Operation Typhoon

Operation Typhoon

The German Assault on Moscow, 1941

Philippe Naud


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A visual look at the Nazi assault on the Soviet capital in the series that’s “a welcome addition . . . targeted at the general World War II enthusiast” (Globe at War).
After the initial successes of Operation Barbarossa, at the end of September 1941, Hitler turned his focus to Moscow, with the unshakeable belief that capturing the capital would knock the Soviets out of the war. On the face of it, it was an unequal matchup in Germany’s favor, but the picture was, in fact, a great deal more complex; the Germans had suffered very significant losses since the invasion of Russia had begun and had issues with logistics and air support. The Soviets, under the command of Gen. Zhukov, were beginning to be better supplied with reinforcements and were prepared to defend to the death.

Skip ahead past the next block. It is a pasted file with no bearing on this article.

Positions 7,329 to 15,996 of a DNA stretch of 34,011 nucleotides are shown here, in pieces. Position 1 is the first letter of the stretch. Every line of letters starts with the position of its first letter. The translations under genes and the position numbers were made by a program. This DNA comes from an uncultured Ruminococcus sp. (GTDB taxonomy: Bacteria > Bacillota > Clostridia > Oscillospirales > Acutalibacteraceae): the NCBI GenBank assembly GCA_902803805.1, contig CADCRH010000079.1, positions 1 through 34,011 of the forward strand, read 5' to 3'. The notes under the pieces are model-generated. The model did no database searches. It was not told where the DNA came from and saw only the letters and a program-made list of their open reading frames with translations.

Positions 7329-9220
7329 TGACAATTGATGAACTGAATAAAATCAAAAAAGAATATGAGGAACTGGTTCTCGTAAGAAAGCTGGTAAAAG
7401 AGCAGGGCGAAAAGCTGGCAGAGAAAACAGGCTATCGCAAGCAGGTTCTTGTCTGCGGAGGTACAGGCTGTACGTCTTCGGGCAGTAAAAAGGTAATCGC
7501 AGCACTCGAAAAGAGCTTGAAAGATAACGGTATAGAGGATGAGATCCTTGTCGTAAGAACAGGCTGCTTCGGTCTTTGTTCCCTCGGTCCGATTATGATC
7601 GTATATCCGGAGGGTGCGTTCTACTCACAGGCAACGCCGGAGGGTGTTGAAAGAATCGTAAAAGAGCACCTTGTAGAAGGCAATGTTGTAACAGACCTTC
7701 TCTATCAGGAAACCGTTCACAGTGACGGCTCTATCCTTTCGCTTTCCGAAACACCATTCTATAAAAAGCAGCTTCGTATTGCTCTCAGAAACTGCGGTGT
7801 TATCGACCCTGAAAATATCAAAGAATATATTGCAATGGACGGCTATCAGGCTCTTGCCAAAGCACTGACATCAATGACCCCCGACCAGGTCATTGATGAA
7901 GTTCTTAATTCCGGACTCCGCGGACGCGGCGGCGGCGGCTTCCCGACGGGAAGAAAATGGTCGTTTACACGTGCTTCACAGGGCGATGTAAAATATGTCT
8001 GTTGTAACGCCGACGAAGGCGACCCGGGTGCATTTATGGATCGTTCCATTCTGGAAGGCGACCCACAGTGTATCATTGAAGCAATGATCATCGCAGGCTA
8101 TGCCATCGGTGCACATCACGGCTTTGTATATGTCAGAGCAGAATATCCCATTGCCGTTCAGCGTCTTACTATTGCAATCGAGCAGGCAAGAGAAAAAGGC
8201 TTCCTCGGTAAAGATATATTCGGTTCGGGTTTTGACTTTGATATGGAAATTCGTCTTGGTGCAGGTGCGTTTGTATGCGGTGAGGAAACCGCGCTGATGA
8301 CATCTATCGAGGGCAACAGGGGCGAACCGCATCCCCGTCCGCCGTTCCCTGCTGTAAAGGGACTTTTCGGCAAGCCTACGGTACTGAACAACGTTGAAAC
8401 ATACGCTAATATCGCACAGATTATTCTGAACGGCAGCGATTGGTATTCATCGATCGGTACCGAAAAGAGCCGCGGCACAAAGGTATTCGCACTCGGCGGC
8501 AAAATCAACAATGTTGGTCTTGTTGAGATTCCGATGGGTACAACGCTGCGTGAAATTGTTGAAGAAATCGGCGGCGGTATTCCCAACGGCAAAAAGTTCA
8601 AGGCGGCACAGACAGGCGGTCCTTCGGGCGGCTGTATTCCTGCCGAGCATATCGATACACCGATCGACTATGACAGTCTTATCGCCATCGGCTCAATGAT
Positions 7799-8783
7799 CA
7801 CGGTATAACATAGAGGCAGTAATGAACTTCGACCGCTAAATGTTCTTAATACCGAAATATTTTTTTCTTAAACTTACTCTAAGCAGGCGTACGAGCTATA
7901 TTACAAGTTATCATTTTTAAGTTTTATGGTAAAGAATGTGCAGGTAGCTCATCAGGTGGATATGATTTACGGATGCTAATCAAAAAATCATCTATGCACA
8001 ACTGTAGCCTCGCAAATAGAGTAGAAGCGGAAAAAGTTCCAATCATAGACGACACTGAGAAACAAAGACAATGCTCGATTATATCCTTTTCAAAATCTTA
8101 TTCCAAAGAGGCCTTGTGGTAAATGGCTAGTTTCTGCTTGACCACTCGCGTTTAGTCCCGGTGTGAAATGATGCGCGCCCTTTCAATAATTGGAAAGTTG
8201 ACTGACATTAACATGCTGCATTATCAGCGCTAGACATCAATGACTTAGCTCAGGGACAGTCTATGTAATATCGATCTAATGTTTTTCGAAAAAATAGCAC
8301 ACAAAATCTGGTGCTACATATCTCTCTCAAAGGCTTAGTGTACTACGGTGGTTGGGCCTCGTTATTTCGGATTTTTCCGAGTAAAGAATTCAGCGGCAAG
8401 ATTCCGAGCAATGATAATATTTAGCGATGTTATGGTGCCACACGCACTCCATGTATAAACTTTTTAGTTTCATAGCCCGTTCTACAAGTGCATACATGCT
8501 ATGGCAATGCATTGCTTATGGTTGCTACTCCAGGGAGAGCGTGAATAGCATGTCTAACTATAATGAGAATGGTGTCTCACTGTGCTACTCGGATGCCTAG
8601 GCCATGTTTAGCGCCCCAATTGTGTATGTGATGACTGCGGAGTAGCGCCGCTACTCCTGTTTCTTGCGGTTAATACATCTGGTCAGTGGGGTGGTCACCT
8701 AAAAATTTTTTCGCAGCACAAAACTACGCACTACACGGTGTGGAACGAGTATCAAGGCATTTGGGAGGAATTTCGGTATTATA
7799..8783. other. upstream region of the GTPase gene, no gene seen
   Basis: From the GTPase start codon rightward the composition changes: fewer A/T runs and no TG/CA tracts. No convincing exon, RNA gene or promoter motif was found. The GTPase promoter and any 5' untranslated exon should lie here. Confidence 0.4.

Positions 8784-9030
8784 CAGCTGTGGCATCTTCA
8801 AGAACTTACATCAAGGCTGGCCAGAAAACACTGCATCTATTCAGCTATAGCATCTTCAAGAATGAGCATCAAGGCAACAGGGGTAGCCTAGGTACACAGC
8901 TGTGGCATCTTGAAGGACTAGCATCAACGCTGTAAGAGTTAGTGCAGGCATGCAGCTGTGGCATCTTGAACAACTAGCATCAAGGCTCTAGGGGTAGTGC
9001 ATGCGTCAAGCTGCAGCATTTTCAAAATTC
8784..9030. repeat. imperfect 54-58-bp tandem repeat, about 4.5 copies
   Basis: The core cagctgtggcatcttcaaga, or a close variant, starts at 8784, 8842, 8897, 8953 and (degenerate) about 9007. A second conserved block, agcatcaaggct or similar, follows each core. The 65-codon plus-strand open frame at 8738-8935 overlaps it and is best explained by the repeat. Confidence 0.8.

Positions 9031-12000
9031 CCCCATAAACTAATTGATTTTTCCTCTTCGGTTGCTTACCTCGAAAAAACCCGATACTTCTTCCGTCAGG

This volume in the Casemate Illustrated series concentrates on the main German assault of October 1941. Guderian’s panzer divisions at first made sweeping gains, as they had done so many times before, and large parts of the Red Army were encircled at Vyazma and Bryansk. These successes allowed the Soviets time to regroup, as the encircled armies did not surrender and had to be dealt with. Then, three engagements followed at Mtsensk, Maloyaroslavets and the Mojaisk defense line that proved that the war in the east was not entering its final days, as German high command believed.
Illustrated with over 150 photographs, plus profile drawings of tanks, vehicles, and aircraft, this book gives a vivid impression of the situation for both protagonists, and a detailed analysis of the critical days as the fate of Moscow—and perhaps the whole war—hung in the balance.